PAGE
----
One might well think that all that can be said about the sermon has been said already many times over; yet the Lord, with His wonderful eloquence and the way in which He puts it, makes it every year seem something new, and each person feels its message as though it were specially addressed to himself. On that occasion, as in the original preaching, the Pentecostal miracle repeats itself. The Lord speaks in the original sonorous Pâli, but every one present hears Him “in his own tongue wherein he was born,” as is said in the Acts of the Apostles.”
In addition to the account by C. W. Leadbeater we also have the testimonial of Geoffrey Hodson (1886-1983), a renowned theosophist and clairvoyant and also a priest of the Liberal Catholic Church, regarding the Asala Festival. In his occult diary, his wife Sandra Hodson wrote on July 7, 1976, “Geoffrey recorded to me verbally that on one or more occasions he remembered, on awakening, an out-of-the-body experience following the Asala Festival, of attendance at the home and garden of the Lord Maitreya. Geoffrey stated, “As far as my memory goes, not only Adepts, but a considerable number of aspirants to Adeptship—devotees of the Lord Buddha, the Lord Maitreya, and the Masters of the Wisdom—were also present and listened to the discourse. Most of them, in physically influenced memory, were floating in their subtle bodies, as it were, in the air above the Lord’s garden on the southern slopes of the Himalayan Mountains.”
The International President’s Visit
We are very honoured that Mrs. Radha Burnier, our International President will be coming to Singapore again, end of July 2010, specifically to meet members of the Singapore Lodge. Her last visit was in 2004, six years ago. She will be accompanied by her secretary Mrs. Bernice Croft.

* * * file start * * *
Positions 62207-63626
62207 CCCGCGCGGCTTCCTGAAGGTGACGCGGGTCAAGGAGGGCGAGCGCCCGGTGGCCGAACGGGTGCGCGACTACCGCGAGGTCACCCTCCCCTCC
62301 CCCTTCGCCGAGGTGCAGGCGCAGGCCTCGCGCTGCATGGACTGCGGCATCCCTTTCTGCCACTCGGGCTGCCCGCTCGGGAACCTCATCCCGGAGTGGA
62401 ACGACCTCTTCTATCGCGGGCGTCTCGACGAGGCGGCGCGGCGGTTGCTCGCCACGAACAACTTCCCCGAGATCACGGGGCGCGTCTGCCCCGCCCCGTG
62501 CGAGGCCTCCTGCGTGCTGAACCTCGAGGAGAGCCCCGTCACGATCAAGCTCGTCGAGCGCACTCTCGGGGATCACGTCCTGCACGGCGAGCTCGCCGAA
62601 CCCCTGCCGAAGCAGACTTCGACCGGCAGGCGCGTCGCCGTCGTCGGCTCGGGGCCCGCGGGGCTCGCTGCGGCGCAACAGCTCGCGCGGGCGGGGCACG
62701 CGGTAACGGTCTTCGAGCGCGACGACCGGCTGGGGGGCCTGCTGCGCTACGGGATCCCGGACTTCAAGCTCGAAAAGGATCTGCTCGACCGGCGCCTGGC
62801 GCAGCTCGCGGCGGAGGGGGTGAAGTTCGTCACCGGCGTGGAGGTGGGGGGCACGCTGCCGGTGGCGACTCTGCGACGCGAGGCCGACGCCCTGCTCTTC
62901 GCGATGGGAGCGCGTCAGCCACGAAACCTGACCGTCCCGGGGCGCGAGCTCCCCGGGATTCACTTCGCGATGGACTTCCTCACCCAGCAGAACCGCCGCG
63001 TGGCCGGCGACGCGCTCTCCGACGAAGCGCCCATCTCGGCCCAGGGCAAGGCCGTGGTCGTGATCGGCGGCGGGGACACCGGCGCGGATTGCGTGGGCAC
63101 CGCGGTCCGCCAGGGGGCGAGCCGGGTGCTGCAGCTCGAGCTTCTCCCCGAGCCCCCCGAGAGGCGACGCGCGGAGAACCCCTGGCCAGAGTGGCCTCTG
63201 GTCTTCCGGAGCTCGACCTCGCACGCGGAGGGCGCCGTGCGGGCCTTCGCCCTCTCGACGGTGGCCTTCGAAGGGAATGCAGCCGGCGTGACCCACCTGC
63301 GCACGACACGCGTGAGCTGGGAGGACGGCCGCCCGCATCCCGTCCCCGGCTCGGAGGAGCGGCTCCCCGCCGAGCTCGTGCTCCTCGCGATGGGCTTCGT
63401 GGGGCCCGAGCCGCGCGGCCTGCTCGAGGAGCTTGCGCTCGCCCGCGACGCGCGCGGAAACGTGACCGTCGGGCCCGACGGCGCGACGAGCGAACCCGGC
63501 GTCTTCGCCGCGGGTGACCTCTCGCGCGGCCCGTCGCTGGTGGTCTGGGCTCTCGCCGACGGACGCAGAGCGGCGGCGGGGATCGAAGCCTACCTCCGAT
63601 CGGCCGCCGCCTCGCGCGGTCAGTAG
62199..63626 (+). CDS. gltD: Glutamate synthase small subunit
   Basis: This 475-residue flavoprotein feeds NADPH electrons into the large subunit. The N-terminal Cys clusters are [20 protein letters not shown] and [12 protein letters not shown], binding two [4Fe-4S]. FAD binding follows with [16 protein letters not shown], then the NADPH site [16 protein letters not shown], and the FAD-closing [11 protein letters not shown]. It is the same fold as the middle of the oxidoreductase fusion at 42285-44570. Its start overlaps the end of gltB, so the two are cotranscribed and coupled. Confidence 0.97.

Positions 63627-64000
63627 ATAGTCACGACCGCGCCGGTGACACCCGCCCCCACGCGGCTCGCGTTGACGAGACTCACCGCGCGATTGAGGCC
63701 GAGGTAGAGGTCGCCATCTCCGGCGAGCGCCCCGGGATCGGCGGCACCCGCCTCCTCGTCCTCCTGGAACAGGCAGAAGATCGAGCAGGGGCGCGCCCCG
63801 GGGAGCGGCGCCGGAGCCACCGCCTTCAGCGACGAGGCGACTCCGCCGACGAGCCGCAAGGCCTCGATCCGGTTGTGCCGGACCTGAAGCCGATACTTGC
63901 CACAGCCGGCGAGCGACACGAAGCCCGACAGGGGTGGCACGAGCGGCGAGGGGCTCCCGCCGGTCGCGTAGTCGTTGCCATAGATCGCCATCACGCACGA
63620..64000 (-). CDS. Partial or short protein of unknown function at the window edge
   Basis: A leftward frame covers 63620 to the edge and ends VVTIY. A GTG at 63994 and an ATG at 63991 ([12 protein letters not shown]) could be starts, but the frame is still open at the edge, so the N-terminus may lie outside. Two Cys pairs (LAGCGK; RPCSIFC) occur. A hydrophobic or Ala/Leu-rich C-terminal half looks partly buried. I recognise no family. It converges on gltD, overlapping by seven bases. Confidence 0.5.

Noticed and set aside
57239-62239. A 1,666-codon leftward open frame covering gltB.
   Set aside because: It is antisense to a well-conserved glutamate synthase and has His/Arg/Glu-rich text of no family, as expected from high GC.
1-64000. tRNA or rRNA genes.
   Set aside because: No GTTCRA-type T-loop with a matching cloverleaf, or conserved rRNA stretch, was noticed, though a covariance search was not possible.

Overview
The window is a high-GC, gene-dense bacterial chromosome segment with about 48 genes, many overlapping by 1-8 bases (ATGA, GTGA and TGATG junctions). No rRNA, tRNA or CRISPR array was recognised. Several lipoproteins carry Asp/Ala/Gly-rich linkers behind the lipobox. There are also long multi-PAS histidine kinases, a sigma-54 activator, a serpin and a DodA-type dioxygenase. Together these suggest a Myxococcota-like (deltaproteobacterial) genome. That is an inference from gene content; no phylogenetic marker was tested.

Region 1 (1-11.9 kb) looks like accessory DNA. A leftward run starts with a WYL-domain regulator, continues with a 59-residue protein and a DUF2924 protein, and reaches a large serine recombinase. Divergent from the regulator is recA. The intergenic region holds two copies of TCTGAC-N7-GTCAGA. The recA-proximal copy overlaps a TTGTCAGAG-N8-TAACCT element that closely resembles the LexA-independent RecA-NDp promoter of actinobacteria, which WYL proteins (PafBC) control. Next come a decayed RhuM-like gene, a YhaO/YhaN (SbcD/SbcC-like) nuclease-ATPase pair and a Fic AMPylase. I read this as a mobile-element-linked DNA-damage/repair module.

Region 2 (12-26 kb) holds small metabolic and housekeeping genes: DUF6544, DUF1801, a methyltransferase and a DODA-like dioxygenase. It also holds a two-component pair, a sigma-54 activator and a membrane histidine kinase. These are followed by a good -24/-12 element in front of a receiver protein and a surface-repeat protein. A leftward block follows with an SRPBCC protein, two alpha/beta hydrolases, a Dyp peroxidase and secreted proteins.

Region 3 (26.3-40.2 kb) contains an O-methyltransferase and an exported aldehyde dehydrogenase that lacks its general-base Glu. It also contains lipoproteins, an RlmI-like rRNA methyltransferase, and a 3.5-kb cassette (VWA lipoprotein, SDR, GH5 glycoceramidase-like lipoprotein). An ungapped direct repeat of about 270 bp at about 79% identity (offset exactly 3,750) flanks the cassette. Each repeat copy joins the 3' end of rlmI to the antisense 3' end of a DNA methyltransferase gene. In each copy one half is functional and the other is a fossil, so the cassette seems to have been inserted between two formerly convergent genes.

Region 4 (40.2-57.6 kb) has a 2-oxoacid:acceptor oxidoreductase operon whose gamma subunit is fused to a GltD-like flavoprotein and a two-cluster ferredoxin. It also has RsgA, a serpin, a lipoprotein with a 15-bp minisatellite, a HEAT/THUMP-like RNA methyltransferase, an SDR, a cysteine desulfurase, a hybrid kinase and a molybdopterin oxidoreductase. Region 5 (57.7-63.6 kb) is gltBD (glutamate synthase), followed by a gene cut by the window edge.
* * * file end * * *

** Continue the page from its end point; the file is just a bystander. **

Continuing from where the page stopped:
Sister Radha was elected the Seventh International President of the Theosophical Society in 1980 and still holds the office today. As the International President, Sister Radha travels widely and lectures around the world. She has authored many books on theosophical subjects. She is also the editor of ‘The Theosophist’, the monthly organ of the Theosophical Society, in which she contributes the monthly feature ‘On the Watch Tower’, a tradition of the president since the founding of the society
Sister Radha will be meeting and addressing members on Thursday, July 29, 2010 at 8 p.m. The subject of her talk is “The Theosophical Society’s Future Work”. Keep this day free for the opportunity to be with the President. Some new members will have the rare opportunity of receiving their Diplomas of Fellowship from the International President personally.